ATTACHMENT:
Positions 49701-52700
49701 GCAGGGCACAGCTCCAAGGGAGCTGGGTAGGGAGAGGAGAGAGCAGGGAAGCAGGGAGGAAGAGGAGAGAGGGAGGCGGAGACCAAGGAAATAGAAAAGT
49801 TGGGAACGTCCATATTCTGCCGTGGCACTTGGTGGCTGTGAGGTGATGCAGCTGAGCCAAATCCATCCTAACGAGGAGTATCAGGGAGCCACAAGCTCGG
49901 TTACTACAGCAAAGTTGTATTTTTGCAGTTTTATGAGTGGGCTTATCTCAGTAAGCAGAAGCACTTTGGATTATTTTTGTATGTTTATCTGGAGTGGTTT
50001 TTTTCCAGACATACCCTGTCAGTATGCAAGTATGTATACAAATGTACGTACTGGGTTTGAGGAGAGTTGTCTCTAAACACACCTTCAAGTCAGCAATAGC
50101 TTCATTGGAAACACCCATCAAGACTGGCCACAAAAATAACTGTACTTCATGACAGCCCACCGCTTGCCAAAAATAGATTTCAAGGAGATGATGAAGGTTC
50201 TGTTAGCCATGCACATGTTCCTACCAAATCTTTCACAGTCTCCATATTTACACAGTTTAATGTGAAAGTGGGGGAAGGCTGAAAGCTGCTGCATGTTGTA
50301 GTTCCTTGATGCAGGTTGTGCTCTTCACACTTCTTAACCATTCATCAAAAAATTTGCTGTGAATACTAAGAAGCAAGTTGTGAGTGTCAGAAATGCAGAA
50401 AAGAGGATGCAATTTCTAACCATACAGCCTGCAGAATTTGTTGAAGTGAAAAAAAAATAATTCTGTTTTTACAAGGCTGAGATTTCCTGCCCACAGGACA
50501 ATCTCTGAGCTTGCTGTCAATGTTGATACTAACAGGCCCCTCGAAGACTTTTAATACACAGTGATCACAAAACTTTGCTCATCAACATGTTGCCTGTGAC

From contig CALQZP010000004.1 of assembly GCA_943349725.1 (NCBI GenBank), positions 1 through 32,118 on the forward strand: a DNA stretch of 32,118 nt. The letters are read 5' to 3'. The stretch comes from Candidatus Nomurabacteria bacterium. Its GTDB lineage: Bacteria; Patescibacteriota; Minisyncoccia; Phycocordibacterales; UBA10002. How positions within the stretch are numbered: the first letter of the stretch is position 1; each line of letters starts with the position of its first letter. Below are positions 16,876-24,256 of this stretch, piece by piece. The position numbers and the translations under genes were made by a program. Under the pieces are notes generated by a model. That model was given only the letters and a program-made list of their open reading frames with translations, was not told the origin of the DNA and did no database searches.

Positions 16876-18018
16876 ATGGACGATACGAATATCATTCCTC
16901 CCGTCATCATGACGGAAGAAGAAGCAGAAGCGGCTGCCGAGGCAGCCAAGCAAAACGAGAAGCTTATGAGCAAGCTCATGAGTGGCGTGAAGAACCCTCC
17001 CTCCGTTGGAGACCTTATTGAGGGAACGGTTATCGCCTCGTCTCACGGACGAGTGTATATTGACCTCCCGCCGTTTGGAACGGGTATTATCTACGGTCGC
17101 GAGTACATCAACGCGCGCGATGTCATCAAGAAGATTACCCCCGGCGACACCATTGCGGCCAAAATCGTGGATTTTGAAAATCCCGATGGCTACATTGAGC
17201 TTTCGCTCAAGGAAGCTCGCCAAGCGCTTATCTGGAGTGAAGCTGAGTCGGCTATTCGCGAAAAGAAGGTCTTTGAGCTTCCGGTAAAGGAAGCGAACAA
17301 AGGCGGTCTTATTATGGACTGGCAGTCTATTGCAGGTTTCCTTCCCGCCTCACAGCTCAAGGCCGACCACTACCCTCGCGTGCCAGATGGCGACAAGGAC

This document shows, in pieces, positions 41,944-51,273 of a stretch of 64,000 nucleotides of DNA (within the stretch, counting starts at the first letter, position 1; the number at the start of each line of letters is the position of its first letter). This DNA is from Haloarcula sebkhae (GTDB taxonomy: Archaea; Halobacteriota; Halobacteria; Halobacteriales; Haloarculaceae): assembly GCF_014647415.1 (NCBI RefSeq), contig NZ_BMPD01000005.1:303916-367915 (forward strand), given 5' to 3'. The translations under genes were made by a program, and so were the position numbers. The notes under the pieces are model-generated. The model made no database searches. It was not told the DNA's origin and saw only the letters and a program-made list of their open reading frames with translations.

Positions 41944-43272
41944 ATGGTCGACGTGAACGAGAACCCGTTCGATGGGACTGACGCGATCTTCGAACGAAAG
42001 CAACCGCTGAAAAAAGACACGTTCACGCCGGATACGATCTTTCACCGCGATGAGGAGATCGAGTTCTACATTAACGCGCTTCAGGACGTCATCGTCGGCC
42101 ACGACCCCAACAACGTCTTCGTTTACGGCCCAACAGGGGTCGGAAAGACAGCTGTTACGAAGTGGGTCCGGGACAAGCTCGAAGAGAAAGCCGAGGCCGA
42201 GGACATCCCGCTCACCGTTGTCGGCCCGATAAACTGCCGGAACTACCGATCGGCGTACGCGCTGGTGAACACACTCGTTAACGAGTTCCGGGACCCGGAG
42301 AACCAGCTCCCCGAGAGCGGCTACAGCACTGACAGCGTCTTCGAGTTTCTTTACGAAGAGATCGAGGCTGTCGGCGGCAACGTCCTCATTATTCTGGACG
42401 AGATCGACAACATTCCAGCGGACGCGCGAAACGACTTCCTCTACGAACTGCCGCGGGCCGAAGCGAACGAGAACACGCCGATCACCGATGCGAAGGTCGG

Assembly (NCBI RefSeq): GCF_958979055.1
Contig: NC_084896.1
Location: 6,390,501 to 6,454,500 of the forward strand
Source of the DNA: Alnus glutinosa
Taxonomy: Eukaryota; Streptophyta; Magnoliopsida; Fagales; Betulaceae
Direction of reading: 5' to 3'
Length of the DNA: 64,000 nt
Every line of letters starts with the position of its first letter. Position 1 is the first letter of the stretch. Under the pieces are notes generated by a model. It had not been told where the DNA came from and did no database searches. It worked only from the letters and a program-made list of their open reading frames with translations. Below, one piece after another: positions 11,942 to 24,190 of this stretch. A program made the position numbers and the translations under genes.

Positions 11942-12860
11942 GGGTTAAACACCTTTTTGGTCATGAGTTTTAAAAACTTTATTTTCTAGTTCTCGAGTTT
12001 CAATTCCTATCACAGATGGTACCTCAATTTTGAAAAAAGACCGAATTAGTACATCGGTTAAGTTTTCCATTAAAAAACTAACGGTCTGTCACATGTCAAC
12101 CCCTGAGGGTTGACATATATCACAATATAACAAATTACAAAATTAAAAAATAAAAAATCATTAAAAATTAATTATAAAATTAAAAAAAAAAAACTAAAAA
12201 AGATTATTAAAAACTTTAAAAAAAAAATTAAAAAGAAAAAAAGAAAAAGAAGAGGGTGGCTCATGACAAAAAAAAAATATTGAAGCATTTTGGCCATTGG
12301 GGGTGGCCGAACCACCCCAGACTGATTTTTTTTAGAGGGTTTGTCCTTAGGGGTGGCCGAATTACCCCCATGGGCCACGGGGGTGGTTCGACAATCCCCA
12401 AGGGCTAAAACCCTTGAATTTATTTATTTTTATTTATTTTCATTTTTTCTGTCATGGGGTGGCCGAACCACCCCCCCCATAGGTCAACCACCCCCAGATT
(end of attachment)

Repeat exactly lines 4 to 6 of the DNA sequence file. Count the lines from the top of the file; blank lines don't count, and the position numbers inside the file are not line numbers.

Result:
49901 TTACTACAGCAAAGTTGTATTTTTGCAGTTTTATGAGTGGGCTTATCTCAGTAAGCAGAAGCACTTTGGATTATTTTTGTATGTTTATCTGGAGTGGTTT
50001 TTTTCCAGACATACCCTGTCAGTATGCAAGTATGTATACAAATGTACGTACTGGGTTTGAGGAGAGTTGTCTCTAAACACACCTTCAAGTCAGCAATAGC
50101 TTCATTGGAAACACCCATCAAGACTGGCCACAAAAATAACTGTACTTCATGACAGCCCACCGCTTGCCAAAAATAGATTTCAAGGAGATGATGAAGGTTC